You guys! I ran a BoF at DrupalCon! I've made it! Next....the world!
Okay, maybe that's not next. But it was exciting to be driving the conversation at this big convention, not just soaking it up. I was worried no one would come. I had to review my session description to remind myself of what we might cover. But we had a group of about ten people and a great discussion.
I posted the notes on Twitter, but they're a bit opaque and definitely not accessible. So, to correct both problems, here are my notes as best I can remember. I don't have any notes on who said what, so I'm going to go with the ever-helpful "people". If you want credit, let me know.
I asked the group to volunteer topics they wanted to discuss, and we ended up with:
- Managing Media Assets
- Work/Life Balance
- Non-technical clients
Each topic got a little less than ten minutes, except budget, because we ran out of time. (As one participant said, "Budget always gets cut.")
Managing Media Assets
In the arts world, we tend to have a lot of STUFF to manage. Image, video, audio, text. Pain points mentioned were having giant archives as well as high staff turnover. The high staff turnover is a problem in this area because the systems needed to track metadata can be complex and institutional knowledge of how to manage these assets can degrade rather quickly.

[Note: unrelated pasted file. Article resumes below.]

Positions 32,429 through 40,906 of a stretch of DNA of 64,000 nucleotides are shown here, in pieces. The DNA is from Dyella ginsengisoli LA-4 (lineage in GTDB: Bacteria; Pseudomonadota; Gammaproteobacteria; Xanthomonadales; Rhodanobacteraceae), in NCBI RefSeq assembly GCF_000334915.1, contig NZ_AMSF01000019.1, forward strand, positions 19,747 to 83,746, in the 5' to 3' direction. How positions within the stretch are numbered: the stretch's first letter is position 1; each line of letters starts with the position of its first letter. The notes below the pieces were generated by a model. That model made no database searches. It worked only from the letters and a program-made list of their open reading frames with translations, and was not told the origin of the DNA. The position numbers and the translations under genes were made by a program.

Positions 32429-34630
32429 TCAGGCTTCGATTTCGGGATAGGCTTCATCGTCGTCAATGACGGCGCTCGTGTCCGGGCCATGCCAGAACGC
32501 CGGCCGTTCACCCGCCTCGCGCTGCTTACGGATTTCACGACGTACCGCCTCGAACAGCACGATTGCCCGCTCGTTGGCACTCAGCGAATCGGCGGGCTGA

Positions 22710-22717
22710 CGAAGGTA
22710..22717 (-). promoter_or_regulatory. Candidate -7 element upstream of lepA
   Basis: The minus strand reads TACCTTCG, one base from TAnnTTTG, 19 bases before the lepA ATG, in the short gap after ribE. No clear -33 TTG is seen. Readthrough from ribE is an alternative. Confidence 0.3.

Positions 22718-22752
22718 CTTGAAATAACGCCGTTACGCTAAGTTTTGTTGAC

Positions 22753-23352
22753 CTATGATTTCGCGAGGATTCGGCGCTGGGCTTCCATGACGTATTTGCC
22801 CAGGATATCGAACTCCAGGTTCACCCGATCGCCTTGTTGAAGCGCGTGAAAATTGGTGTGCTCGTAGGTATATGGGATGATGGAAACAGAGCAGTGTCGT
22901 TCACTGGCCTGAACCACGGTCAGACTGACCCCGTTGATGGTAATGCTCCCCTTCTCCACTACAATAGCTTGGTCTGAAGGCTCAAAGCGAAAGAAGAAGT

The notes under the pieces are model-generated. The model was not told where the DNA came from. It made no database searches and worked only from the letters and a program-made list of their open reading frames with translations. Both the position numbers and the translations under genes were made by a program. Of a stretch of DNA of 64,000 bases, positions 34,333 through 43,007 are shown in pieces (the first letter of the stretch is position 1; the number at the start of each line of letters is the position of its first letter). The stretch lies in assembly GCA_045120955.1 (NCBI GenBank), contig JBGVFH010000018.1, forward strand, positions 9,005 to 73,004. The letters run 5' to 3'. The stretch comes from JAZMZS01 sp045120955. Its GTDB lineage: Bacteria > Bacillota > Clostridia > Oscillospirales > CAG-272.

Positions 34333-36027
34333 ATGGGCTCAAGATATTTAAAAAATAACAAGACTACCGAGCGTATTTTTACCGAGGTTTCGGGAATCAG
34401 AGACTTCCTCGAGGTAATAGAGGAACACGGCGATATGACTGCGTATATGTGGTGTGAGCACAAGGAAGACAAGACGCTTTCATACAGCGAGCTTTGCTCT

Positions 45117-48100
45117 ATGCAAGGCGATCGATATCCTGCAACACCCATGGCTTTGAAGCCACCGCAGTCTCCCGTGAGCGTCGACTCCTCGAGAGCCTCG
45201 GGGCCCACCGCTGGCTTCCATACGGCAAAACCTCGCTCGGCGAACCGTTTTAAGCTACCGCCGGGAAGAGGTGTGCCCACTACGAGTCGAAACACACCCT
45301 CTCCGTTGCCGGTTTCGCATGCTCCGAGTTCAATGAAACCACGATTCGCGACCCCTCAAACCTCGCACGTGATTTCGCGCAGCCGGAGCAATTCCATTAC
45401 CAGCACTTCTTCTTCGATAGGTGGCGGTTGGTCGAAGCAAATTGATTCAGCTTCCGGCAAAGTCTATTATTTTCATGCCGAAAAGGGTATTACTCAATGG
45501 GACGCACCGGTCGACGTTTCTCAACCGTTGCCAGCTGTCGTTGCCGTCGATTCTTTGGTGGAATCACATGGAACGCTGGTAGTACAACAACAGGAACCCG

People mentioned solutions:
- Media module
- File Entity module
- Using a CDN to track metadata (ResourceSpace was named specifically)
We also talked about the need to have true archives, and what exact metadata we should be tracking. Both were a little bit outside the scope, but for arts organizations who are storing a back catalog of shows, exhibitions, artworks, etc., I think taking care of those archives is every bit as important as the initial documentation and is a core component of any organization's legacy.
In an exciting turn of events, almost everyone in the room was a Drupal person AND an artist! Naturally work/life balance came up.
The pain points we discussed here were feelings of guilt for having a split focus and mindlessly giving away your time and energy. Amen to that from me.
We discussed the importance of having an uninterrupted morning and scheduling the most important things first. We also talked about setting priorities and making intentional sacrifices--knowing that sometimes, we will need to be all-in on work and other times we will be all-in on our artistic practices. We talked also about gratitude, and about following your instincts/passion and creative style. One person compared getting into a rhythm at work to the musical rhythm of their work, which was a great way to reframe that discussion.
One person suggested using Drupal ALL the time--they tried to centralize tools as much as possible. This was an interesting strategy to me--I have probably 50 accounts to different services I use (WorkFlowy, TeamWork, 750Words, Draft, my bullet journal, Contactually, Gmail, Drupal, etc). I am trying to cut them down but never considered building myself an all-purpose organizing tool for my life in Drupal.